I'm an environmental scientist looking into dynamics of bacteria growth in river bed sediments. I collected lots of data, and used regression for most of the comparisons, but one (the most important) is giving me fits: I'm trying to figure out if bacteria have a habitat preference as it relates to sediment particle size (e.g., do bacteria like to live on fine clay particles, or do they prefer sand or gravel?)
Sediment samples were collected in 1000g glass "peanut butter" jars. Among other tests, the sediment was sampled for fecal bacteria and then run for grain size analysis. Here are the data types:
- Bacteria counts - reported as the number of colony-forming units per 100g of sediment (cfu/100g)
- Sediment grain size partition - grain size reported as a percentage of the whole sample, with 5 partitions (e.g., 10% gravel, 30% coarse sand, 25% med sand, 25% fine sand, 10% clay = 100% of sample)
What I really want to know is if bacteria counts can be explained by the prevalence of a certain grain size, or perhaps some "MiracleGro"-esque mix of the right proportions of all or some of the grain size classes. The latter of those two cases made simple regression messy, and probably isn't a valid test of the data. ANOVA may work, considering that "grain size partition" could be considered quasi-categorical. I just don't know if ANOVA is relevant, again considering that sediment grain size is several fractions of a whole that really have to be considered together.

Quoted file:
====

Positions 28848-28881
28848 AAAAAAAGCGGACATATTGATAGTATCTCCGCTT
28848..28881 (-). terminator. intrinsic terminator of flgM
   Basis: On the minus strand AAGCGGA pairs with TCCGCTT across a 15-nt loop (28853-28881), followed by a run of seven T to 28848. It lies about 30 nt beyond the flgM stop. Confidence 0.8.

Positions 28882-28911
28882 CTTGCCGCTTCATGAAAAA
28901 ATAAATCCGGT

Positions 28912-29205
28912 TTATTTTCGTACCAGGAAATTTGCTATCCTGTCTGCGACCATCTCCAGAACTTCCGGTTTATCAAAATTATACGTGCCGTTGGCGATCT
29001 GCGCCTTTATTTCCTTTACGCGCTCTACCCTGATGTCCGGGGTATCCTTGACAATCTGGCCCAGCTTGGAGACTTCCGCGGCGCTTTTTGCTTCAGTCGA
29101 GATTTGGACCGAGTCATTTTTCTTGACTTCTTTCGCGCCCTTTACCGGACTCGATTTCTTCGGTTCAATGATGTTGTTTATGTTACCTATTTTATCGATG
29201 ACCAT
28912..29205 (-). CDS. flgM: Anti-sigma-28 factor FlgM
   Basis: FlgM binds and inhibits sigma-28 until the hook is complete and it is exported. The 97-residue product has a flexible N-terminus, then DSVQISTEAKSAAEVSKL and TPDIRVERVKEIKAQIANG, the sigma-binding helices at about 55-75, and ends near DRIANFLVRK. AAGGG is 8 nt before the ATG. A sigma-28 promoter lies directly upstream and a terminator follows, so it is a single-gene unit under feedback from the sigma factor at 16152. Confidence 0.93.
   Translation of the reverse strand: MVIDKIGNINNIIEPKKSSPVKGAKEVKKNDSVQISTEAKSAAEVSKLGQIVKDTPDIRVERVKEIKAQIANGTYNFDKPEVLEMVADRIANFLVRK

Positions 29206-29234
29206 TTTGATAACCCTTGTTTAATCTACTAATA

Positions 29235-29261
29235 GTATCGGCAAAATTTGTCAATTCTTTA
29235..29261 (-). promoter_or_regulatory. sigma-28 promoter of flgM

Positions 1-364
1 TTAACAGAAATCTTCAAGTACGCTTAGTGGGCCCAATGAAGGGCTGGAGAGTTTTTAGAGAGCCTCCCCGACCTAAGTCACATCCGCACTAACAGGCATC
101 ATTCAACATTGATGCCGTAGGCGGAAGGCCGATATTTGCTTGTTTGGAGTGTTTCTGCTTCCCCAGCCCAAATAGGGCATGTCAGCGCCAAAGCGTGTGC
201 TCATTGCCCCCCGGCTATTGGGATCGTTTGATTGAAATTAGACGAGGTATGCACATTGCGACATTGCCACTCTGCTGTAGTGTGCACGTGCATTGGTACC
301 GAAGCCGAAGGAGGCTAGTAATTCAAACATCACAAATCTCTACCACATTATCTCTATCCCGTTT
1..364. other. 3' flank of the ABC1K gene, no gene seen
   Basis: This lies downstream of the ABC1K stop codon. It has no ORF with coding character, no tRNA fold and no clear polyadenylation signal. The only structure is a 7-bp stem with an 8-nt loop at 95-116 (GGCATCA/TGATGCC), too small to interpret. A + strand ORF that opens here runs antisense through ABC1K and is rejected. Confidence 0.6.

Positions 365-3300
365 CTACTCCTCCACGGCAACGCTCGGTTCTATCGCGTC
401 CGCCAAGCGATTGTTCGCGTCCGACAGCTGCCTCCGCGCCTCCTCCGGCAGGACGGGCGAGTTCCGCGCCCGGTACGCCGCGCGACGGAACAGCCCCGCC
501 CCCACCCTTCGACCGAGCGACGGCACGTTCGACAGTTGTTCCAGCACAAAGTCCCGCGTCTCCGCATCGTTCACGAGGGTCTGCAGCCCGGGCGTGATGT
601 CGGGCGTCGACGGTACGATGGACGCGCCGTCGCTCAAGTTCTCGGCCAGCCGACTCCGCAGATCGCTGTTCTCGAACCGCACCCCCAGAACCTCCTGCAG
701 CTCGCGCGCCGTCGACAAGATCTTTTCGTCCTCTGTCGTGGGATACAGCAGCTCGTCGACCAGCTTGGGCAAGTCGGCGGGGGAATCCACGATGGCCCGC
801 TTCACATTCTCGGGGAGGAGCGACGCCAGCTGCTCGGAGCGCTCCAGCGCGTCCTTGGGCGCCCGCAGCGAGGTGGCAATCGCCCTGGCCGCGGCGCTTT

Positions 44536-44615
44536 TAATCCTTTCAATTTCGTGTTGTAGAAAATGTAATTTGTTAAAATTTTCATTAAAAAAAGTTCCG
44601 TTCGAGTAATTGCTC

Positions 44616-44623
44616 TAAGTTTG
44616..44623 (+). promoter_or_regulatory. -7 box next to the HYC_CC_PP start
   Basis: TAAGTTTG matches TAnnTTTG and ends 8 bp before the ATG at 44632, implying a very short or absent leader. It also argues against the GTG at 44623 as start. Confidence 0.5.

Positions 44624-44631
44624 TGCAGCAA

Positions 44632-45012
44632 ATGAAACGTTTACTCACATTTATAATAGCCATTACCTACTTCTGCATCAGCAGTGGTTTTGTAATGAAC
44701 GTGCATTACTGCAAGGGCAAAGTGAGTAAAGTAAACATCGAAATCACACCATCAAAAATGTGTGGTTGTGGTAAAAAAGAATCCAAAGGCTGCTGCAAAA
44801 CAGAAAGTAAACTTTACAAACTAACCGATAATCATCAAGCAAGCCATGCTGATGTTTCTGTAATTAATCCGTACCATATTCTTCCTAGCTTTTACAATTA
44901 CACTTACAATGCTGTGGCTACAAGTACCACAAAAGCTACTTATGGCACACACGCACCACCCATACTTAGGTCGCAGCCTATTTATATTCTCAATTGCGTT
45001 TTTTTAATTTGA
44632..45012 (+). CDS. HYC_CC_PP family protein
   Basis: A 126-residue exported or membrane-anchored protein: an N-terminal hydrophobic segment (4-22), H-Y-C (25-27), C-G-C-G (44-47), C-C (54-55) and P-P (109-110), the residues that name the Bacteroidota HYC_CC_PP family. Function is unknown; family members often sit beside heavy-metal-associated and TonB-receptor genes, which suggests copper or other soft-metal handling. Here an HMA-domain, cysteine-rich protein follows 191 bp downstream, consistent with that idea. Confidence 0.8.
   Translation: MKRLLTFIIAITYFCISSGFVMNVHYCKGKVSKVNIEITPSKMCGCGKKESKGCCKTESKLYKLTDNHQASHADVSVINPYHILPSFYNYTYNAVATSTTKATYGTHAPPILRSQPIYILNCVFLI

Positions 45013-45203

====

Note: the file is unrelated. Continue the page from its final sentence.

Signed up for reddit just to ask this question, so that alone should describe my frustration/desperation. What statistical test is best suited for the situation?